NT: Noir? What's noir about Singapore? I thought it was sunny, safe, and squeaky clean?

CT: Oh there's definitely a sexy dark side to Singapore! In the 20 years that I've lived in the U.S. I've always been frustrated that people think of one of a few things whenever Singapore comes up: Caning, fines, strict laws. The country is much more colorful and complex than that. For starters, anyone who's ever visited Singapore will know that the best places to eat in the country are in the red-light districts. While you're sitting there having the most amazing plate of beef noodles, you'll find yourself surrounded by prostitutes and suddenly hungry men. And, although it's true that crime rates there are much lower than in much of the rest of the world, bad things do happen there, of course, even if rarely. There's a huge gambling culture--always has been, even before Sands built a multi-million-dollar glitzy casino a few years ago--and Singaporean loan sharks are terrifying! (You don't want them painting threatening notes on your front door in pig's blood, trust me.) There have been saucy sex scandals plastered across the papers there in recent years, horrific stories of maid abuse, clashes between the poor or the ordinary and the super rich (the country actually has a bar that serves up a $26,000 cocktail).

NT: Will you or the other “Singapore Noir” authors get caned for writing about Singapore’s inky pockets? 

CT: I hope not! Although, I suppose we may find out very soon. If you never hear from me again ...

In all seriousness, these stories are dark, yes--but they also show various facets of Singapore, Singaporean life, neighborhoods and quirky characters that haven't been much explored in literature outside of Asia so far. One of my favorite characters in the book is a feng shui master who doubles as a detective, for example--he pops up in Nury Vittachi's fast-paced "Murder on Orchard Road." When this master is called in to cleanse rooms where bad things such as deaths have happened, he looks around and, of course, figures out more than how to make the chi flow well again in the room. British novelist Lawrence Osborne's "Tattoo" pulls the curtain back on the very vivid world of Geylang, Singapore's main red-light district.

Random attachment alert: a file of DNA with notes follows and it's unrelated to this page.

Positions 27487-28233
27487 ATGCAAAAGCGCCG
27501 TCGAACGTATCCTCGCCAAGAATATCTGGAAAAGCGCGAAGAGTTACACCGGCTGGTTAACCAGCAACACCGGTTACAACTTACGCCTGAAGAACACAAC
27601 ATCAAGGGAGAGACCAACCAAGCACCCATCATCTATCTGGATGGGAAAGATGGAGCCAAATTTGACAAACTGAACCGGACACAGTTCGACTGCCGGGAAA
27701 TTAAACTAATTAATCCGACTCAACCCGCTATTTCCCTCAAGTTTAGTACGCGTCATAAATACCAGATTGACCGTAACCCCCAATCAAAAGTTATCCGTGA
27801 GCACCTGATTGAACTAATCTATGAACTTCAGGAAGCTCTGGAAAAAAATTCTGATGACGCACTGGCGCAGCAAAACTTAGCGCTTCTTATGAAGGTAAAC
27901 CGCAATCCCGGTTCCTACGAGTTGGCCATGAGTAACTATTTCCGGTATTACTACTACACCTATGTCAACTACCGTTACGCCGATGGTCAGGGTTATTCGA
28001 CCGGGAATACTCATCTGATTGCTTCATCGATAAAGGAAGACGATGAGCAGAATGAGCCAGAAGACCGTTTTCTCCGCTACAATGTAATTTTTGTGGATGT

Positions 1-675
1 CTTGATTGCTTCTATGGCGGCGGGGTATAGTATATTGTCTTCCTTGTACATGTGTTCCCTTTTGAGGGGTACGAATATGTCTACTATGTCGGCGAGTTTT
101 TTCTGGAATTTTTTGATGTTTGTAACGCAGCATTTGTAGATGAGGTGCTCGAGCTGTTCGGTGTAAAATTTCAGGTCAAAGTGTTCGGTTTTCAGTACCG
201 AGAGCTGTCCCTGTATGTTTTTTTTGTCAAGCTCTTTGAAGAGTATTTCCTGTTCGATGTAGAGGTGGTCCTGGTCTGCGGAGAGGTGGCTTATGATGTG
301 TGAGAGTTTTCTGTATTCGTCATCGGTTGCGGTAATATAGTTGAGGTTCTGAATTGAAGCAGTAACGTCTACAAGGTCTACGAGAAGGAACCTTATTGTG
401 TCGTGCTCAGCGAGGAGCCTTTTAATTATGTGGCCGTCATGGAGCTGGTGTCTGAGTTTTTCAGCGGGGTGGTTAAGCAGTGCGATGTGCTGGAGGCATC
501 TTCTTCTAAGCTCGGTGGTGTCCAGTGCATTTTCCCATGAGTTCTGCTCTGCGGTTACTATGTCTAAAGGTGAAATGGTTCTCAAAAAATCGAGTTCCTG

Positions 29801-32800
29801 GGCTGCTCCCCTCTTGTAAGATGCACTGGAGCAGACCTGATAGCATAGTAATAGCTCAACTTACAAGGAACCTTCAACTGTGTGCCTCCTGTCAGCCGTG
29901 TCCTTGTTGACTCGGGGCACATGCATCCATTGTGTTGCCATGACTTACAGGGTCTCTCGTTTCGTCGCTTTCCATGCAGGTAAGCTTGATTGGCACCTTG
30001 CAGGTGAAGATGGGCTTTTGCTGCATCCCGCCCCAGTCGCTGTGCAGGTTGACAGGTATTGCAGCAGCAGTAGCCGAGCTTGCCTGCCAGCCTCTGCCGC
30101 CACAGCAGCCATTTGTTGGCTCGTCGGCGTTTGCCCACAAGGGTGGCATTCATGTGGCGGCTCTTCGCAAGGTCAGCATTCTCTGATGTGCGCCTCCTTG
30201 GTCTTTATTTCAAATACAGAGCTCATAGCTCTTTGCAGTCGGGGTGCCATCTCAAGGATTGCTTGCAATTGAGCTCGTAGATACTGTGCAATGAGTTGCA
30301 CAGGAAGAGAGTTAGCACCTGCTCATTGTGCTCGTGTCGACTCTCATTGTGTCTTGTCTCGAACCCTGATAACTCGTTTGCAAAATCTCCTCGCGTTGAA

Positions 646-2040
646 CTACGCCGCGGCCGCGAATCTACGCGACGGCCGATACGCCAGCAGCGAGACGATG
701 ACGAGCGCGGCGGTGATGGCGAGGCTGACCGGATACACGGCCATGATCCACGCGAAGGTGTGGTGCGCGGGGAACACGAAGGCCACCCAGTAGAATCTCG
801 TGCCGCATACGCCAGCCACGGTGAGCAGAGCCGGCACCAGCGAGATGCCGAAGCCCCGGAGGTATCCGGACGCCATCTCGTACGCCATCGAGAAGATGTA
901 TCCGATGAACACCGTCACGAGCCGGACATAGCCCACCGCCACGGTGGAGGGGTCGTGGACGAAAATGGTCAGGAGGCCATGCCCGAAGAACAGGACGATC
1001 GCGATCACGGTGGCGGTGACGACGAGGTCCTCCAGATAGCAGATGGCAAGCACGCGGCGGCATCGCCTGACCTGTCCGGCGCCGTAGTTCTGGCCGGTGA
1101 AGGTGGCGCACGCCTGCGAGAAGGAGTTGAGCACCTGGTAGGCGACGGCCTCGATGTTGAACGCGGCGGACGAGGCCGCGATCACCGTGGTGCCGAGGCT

And several of the stories touch on topics that have made headlines in Singapore in recent years--sex scandals, maid abuse, the growing expat population and how that's rapidly changing Singapore, the rise of the very wealthy. Colin Cheong's lovely "Smile, Singapore," follows a "taxi uncle"--what we call cab drivers--in the heartland of Singapore who's faced with a difficult decision. I also love a little detail he brings to the book--an old tradition of keeping the bone of a dead child with you so its ghost will protect you. It's details such as these that make this book uniquely Singaporean--and one that I think may be a little eye-opening.

NT: Why did you choose the “kelongs,” or old fisheries, as the site for your story, “Reel”?

CT: I've long been fascinated with kelongs, which are these fairly large fisheries on stilts that you see in the middle of the sliver of water that cuts a slice between Singapore and Malaysia. This is an old way of fishing that's rapidly disappearing--and I'd grown up Singapore fascinated with kelongs because my girlhood home on the East Coast of Singapore is not far from where most of the remaining kelongs are. It's a very romantic setting to me--this idyllic spot that's worlds away from the glitzy, modern Singapore that most people know. Looking out at them from the shores of Singapore, I always tried to imagine what life might be like when you're living in a kelong house, perched on slats of wood amid a labyrinth of tall, long stilts, out there in the middle of the water, with little else to do but wait for flotillas of fish to swim into your traps, what dangers might lurk--both in the water and out. Well in my story, something certainly does happen ... you'll just have to read the book to find out!

Mystery Solved: Sophie Hannah Suggests Five Great Entry Points for Reading Agatha Christie and Why